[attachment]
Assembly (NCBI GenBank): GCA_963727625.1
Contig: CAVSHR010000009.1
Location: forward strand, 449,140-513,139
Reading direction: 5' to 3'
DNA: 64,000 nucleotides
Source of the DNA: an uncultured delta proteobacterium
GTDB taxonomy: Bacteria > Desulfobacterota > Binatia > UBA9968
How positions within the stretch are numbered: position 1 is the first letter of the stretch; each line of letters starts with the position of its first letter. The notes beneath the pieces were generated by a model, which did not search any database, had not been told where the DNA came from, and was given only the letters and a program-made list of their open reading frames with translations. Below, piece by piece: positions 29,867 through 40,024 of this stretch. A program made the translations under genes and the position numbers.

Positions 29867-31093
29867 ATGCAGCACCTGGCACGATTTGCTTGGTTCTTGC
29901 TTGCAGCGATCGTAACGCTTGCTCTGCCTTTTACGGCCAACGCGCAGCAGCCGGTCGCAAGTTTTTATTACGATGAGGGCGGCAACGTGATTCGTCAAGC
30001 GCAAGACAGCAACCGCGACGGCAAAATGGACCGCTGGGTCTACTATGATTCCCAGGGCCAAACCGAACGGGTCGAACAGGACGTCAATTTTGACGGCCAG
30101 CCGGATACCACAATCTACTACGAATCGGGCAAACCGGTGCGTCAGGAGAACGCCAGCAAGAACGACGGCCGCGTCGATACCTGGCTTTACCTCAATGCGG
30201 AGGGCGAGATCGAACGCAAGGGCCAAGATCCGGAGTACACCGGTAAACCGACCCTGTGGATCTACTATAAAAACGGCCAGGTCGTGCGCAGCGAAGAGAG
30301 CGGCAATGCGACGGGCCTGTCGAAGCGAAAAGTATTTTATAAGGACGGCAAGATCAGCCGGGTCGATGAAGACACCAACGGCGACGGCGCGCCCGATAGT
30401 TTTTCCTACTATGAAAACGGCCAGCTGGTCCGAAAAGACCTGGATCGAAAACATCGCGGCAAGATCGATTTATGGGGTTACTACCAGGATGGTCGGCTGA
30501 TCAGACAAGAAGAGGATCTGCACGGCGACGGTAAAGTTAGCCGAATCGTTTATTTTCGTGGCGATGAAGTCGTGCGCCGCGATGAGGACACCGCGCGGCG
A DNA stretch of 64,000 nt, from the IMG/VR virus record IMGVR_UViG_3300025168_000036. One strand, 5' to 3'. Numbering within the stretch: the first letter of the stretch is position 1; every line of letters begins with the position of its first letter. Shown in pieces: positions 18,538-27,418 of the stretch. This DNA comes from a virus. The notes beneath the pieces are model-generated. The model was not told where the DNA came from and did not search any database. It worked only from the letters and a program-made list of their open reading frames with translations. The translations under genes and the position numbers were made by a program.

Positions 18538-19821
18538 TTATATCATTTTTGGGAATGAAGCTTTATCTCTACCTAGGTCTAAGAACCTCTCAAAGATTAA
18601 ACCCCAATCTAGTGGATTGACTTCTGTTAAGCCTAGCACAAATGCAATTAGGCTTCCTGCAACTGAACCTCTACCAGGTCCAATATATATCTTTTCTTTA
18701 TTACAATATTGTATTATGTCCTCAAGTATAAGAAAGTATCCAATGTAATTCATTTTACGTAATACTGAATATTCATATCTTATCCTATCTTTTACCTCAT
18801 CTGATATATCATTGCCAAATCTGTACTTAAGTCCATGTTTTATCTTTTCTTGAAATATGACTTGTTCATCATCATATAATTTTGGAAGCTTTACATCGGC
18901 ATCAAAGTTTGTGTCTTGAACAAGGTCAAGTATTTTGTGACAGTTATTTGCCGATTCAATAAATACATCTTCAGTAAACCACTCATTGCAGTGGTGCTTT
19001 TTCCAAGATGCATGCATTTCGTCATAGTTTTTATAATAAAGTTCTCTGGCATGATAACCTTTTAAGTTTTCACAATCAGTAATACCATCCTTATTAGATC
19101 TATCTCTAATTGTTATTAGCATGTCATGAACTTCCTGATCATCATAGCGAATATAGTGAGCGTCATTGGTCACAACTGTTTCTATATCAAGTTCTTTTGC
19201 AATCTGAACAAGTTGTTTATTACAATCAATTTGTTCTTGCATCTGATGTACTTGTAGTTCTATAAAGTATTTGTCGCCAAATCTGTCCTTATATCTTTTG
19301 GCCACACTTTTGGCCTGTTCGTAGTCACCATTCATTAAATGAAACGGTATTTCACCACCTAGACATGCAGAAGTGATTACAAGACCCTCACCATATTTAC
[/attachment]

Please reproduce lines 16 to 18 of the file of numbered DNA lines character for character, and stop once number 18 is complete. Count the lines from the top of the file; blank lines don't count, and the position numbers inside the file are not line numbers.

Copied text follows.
30401 TTTTCCTACTATGAAAACGGCCAGCTGGTCCGAAAAGACCTGGATCGAAAACATCGCGGCAAGATCGATTTATGGGGTTACTACCAGGATGGTCGGCTGA
30501 TCAGACAAGAAGAGGATCTGCACGGCGACGGTAAAGTTAGCCGAATCGTTTATTTTCGTGGCGATGAAGTCGTGCGCCGCGATGAGGACACCGCGCGGCG
A DNA stretch of 64,000 nt, from the IMG/VR virus record IMGVR_UViG_3300025168_000036. One strand, 5' to 3'. Numbering within the stretch: the first letter of the stretch is position 1; every line of letters begins with the position of its first letter. Shown in pieces: positions 18,538-27,418 of the stretch. This DNA comes from a virus. The notes beneath the pieces are model-generated. The model was not told where the DNA came from and did not search any database. It worked only from the letters and a program-made list of their open reading frames with translations. The translations under genes and the position numbers were made by a program.